(RxWiki News) With spring in full swing, you may be planning to do a deep house cleaning. But there are some spring cleaning health hazards you'll want to avoid.
Because many cleaning products can contain hazardous chemicals and lifting heavy objects can lead to injuries, it's important to follow these tips to keep yourself and your family safe during your next big cleaning session.
1. Cleaning Products
A deep clean may require moving furniture and more organization than a typical cleaning day. That may mean you have to leave cleaning products out longer than usual. Kids and pets can accidentally be exposed to these chemicals, resulting in injury.
These products can cause harm if they get on the skin or eyes and if they are are swallowed or inhaled.
Potentially harmful products may include the following:
- Acid cleaners: toilet bowl cleaners, tub and tile cleaners, tarnish removers
- Alkali cleaners: drain cleaners, oven cleaners, scouring powders, all-purpose cleaners
- Bleach (Note: Some products may not list the word "bleach" on the label when they actually do contain bleach. Other names for bleach include sodium hypochlorite, calcium hypochlorite, hydrogen peroxide and sodium carbonate peroxide.)
- Polishes and waxes
- Detergents (Laundry pods may appear like candy to young children and may pose a safety risk.)
- Always follow product label directions.
- Never mix household cleaning products.
- Keep products away and out of sight for kids and pets.
- When handling cleaning products and cleaning, wear protective gear like gloves.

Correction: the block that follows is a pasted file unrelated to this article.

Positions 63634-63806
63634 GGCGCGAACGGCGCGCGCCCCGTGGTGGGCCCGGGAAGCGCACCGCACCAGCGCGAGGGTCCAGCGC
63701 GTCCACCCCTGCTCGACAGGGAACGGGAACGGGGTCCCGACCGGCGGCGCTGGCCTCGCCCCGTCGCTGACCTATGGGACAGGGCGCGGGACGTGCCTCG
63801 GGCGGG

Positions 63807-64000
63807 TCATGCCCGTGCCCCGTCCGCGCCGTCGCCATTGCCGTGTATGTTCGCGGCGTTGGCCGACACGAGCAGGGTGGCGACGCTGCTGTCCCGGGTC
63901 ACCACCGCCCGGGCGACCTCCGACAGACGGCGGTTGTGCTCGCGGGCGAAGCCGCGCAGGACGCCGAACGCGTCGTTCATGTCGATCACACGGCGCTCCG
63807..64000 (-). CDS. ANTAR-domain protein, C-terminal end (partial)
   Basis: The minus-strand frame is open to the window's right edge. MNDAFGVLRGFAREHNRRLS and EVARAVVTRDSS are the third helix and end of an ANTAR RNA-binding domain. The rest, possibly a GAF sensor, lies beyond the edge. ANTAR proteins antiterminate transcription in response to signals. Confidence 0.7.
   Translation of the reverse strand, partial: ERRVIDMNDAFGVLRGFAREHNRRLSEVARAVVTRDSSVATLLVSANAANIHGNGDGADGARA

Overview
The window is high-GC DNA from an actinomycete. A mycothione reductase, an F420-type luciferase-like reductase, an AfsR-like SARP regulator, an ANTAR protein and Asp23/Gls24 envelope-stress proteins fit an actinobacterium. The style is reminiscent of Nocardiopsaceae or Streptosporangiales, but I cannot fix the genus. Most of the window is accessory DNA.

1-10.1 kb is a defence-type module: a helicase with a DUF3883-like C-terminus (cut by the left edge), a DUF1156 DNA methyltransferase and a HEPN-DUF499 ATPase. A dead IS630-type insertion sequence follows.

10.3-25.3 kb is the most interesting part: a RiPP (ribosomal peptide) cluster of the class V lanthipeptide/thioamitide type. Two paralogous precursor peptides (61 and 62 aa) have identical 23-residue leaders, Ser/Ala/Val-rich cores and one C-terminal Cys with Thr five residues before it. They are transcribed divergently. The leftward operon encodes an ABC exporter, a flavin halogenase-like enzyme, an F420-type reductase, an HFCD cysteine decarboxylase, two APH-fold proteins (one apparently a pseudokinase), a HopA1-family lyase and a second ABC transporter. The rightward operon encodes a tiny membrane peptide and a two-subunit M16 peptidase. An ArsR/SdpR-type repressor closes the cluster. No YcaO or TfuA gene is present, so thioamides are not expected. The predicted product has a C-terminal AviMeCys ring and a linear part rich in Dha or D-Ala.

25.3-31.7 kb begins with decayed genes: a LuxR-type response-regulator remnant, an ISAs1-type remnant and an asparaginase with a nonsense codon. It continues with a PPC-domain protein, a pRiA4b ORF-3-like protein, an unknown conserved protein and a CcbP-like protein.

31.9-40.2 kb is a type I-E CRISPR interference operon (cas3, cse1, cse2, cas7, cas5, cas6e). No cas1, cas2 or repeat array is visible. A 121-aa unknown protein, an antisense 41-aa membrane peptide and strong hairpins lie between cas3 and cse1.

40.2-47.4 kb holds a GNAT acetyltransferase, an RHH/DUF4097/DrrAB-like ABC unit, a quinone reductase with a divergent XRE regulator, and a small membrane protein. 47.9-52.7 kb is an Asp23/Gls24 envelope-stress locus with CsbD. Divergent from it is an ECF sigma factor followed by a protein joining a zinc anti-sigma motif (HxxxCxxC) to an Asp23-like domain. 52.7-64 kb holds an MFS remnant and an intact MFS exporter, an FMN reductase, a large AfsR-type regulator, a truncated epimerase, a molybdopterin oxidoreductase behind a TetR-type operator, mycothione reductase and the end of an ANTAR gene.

- Use cleaning substances only in areas with good ventilation.
2. Lifting and Moving Furniture
You may be moving furniture this spring. But many people overlook the possible dangers of moving furniture. Serious back injuries can occur if you do not follow the proper lifting techniques.
- Never try to lift anything heavy on your own. (Lifting items heavier than about 50 pounds will increase your risk of injury.)
- Ask for help.
- Use proper lifting techniques:
- Use your legs to lift the item instead of bending over and using your back.
- Avoid twisting. This is especially important when bending forward while lifting.
- Keep your elbows close to your body and try to keep the item as close to your body as possible.
Trying to clean ceiling fans or hanging pictures may require you to get on a ladder. Injuries involving ladders are more common than you think.
- When climbing, maintain three-point contact on the ladder (two hands and a foot or two feet and a hand).
- Always face the ladder while climbing.
- Keep your body near the middle of the step. (Note: Keep your belly button within the ladder's width.)
- Position the ladder on a stable and level surface.
- Never place a ladder on boxes or another unstable base to gain additional height.